I was recently invited to give a speech for a supportive program that helps homeless families with housing and resources. This is my true story of surviving domestic violence, what it is like to be homeless and enter the shelter system.. and how supportive programs make a positive difference to stabilize, and ensure better outcomes for families.
“Emily Court”, October 2018.
I would like to tell you a little about what my experience with homelessness and domestic violence, and how a supportive program made a positive impact on my life, and that of my children.
My children and I became homeless in 2006 due to domestic violence. In a matter of seconds we lost everything – our home, our car, our pets, our belongings-gone. I had never been on my own before and suddenly, and without any warning, I was thrown onto the streets with two traumatized children. I did not know where to go. Or to who to call for help. I had no idea what we were going to do to get through one day to the next. Despite that, being on the street was much safer than being at home.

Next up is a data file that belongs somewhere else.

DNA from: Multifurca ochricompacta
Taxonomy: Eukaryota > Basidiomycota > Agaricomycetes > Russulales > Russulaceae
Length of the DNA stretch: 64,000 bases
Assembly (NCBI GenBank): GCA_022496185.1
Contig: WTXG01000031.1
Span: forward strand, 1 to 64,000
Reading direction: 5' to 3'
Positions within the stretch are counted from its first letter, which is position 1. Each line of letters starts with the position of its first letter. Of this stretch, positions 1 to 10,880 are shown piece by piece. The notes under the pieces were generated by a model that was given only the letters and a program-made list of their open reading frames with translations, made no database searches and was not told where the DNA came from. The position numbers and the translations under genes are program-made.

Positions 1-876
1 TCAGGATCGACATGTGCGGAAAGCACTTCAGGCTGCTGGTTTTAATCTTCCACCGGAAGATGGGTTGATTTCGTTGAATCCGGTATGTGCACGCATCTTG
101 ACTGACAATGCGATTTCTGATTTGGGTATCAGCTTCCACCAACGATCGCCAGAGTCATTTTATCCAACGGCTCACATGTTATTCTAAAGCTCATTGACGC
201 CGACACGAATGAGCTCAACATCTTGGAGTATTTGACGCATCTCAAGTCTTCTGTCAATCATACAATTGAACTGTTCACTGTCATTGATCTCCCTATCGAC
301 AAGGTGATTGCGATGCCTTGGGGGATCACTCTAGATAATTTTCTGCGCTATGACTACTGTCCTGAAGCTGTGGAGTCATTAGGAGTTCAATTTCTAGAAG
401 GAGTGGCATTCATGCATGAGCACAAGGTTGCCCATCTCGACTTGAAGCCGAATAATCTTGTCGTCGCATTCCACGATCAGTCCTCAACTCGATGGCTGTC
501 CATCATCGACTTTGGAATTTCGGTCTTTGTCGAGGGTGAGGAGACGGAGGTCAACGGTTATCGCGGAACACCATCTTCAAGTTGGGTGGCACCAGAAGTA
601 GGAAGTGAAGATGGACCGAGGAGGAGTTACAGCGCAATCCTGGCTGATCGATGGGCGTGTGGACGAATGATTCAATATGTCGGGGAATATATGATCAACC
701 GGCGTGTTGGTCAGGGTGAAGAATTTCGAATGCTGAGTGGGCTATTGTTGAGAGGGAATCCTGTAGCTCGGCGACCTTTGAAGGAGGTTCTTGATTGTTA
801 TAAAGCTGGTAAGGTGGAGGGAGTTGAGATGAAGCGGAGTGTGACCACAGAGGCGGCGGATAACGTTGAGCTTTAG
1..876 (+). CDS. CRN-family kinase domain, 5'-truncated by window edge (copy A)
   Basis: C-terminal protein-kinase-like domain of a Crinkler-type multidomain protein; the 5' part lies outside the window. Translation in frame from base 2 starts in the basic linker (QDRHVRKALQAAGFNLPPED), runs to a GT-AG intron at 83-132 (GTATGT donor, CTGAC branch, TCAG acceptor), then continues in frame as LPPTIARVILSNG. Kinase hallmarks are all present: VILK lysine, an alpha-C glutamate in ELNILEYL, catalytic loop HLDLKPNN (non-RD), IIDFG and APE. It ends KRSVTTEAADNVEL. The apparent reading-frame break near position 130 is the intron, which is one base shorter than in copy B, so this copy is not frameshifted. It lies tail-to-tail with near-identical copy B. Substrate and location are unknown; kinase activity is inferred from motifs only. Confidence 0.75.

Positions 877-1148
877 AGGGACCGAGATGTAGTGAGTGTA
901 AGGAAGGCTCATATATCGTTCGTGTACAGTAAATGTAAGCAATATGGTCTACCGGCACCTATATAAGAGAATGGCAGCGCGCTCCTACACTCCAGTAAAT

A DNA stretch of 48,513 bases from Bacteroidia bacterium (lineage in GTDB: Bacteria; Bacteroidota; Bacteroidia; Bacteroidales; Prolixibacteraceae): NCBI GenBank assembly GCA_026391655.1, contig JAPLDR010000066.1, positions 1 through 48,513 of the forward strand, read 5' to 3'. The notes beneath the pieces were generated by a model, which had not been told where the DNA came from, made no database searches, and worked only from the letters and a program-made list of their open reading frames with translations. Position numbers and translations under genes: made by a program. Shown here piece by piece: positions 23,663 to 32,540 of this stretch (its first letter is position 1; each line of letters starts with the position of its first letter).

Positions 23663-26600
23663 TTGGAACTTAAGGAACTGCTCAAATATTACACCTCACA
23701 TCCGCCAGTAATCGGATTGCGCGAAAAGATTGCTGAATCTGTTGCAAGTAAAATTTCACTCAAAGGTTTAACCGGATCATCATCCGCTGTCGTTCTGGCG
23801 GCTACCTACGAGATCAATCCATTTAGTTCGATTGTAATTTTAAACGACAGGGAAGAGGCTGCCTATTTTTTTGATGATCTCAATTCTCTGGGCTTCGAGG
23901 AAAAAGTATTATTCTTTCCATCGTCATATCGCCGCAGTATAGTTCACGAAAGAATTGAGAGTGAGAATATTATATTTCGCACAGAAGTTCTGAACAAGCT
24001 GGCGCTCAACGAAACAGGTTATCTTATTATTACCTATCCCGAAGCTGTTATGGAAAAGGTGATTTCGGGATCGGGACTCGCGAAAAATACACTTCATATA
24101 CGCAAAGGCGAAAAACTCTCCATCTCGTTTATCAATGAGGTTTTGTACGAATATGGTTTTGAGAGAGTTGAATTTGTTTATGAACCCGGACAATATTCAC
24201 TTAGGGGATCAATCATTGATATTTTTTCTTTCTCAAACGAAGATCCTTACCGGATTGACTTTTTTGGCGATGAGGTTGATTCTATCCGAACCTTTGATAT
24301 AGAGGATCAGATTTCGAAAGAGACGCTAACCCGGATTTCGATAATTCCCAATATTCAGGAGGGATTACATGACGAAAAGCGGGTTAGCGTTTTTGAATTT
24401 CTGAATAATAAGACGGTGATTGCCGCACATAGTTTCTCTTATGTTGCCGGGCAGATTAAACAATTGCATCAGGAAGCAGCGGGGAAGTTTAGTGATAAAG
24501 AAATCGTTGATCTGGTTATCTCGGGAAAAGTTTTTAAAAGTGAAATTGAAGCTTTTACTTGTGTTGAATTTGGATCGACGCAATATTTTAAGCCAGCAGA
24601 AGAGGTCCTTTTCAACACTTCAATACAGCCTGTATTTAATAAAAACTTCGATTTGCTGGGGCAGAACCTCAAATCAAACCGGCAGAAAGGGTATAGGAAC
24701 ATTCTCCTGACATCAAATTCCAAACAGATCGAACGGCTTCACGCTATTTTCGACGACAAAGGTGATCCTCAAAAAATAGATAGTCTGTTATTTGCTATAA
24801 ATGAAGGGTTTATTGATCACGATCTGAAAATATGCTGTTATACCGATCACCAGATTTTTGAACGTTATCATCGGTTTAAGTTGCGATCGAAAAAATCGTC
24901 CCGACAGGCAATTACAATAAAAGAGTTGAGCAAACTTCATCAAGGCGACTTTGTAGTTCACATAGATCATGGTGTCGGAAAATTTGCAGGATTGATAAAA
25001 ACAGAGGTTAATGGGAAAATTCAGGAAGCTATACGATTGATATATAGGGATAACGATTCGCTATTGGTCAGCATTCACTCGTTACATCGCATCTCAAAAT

I started out staying with family members but that was not safe because my abusive ex was stalking and harassing me. I stayed with friends for a time. And slept in the car. I would drive around all night until the kids fell asleep then pull into a parking lot. My thought was that if the kids fell asleep first, maybe they would not realize we were actually living in the car. During the day, I kept the kids busy going to free museums or parks. I also got books from a charity and then began to teach my kids the Bible and basic school subjects. It was a tough time but also an adventurous time, and in many ways, my children and I grew closer.